Slow Design Meets Slow Food Nation


Bread — Stanley Saitowitz | Natoma Architects
Slow Food Nation is a celebration of food in America, taking place in San Francisco over the Labor Day weekend. It is "the first-ever American collaborative gathering to unite the growing sustainable food movement and introduce thousands of people to food that is good, clean and fair."

It is also an architectural event; two dozen San Francisco area architectural firms contributed services to work with the food curators and develop booths and displays. TreeHugger has talked about slow design before; here it is in slo-mo . Advisory Committee head Hans Baldauf says "The Slow Food Movement provides an ethical and cultural dimension to the complex issues of sustainability that are on the forefront of the challenges that we are confronting as designers."

Stanley Saitowitz's Bread Pavilion, shown above, is constructed out of a complex scaffolding system.
Beer — Randolph Designs
Descriptions from Bustler:

John Randolph designed San Francisco's Gordon Biersch Brewery and Restaurant and is back to his craft, craft beer that is. Paired with Beer Curator, Dave McLean (Magnolia Pub and Brewery), Randolph has repurposed refrigerated shipping containers to chill and store the 150 microbrews being served via bottle, cask and keg and to provide enclosure in an otherwise windy outdoor location at Fort Mason. The bar, made of recycled beer bottles, will be topped by a loaned Vetrazzo "Alehouse Amber" recycled countertop.


Cheese — Macy Architecture
Drawing inspiration from materials used in cheese production, Macy Architecture sourced over 1,100 milk crates to create the structural element for the Cheese Pavilion. Sprouting atop the crate structure, differing grass varietals will illustrate the importance of the animal's diet, while an "aging cave" constructed of hay bales, will explain affinage, the craft of aging and maturing cheese. After the event, all of the milk crates will be returned to Straus Family Creamery.


Charcuterie — Cary Bernstein Architect
Cary Bernstein Architect's design reinterprets the familiar butcher shop in the form of a gallery. Using large scale photographs of salumi, video installations (including a "Salumipedia"), object vitrines and display of the cultural history of meat eating shown through significant artworks, the Charcuterie Pavilion will also feature over 200 samples of charcuterie displayed in large scale "meatrines" and traditional tools used in charcuterie production.


Chocolate — Aidlin Darling Design
Conceived as an immersive, multi-sensory environment, Aidlin Darling Design has focused on the origins of chocolate in designing a tasting pavilion for artisan chocolate-makers. Equal parts education and tasting, the pavilion allows one to engage in the geography of cacao harvest and production under a canopy of reclaimed lumber and palms, a direct reference to cacao's particular semi-shaded equatorial growing regions. The Chocolate Pavilion design is an aggregation of hundreds of borrowed shipping pallets that transform this ubiquitous industrial object into an artful frame through which the story of chocolate is told. The visitor can interact with the farmers, see material that shares cacao's origins, hear the crack of cocoa shells and smell the aroma and taste the chocolate as it's being made.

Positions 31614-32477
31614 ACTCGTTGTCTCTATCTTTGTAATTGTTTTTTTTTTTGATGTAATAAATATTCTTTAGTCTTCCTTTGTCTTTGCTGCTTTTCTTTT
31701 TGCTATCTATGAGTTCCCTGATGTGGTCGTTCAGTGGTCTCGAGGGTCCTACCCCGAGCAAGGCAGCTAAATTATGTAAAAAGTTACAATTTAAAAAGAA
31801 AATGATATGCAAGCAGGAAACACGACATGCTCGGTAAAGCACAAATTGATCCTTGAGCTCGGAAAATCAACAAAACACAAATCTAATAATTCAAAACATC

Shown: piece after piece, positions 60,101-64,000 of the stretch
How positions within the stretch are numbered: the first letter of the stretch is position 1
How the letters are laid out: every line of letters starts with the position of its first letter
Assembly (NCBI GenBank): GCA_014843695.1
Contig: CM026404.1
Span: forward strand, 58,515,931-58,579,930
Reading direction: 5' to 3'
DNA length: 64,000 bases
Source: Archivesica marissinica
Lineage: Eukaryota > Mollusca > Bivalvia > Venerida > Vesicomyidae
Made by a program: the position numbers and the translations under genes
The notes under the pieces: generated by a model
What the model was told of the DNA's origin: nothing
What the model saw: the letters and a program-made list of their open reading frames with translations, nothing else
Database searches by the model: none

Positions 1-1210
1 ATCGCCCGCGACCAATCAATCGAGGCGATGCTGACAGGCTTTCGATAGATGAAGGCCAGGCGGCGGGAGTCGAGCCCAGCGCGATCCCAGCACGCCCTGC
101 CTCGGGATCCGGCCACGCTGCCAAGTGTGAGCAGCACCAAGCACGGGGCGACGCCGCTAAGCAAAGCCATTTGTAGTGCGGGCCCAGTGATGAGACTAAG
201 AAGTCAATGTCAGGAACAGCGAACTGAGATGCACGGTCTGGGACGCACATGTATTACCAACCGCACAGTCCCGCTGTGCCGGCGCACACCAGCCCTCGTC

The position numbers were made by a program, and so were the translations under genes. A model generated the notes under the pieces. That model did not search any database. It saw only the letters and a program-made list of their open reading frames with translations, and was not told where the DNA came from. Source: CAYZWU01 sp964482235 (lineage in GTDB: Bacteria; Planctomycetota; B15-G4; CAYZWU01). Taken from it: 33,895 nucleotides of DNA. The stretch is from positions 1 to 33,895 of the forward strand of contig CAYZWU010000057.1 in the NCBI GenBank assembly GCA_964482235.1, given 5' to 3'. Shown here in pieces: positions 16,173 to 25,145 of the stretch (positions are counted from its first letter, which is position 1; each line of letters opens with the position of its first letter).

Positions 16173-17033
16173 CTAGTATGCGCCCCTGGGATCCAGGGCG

Pickles & Chutney — Sagan Piechota Architecture
Spawned from the idea that the Pickles & Chutney pavilion should exploit the constituent elements that are typically associated with the process of pickling, the design involves the suspension of over 3,000 mason jar lids from the ceiling, and creating walls made from mason jars and filled with recipes and pictures of pickles from around the world. The pavilion also includes a tasting and display area for visitors to sample a variety of pickles from across the nation.

Allison Arieff says: "In the end, Slow Food really isn't just about the food. It's about community, craft, collaboration. The bringing together of all of these amazing architects, designers, artisans and alchemists to create what will truly be a feast for all senses and sensibilities. This endeavor represents the perfect pairing—and then some."

More at ::Bustler

See TreeHugger's Roundup of the Slow Movement:

Seven Slow Movements And Memes That Can Change Our Lives
More TreeHugger on Slow Design and the Slow Movement
Jargon Watch: Slow Design
Jargon Watch: Locatects

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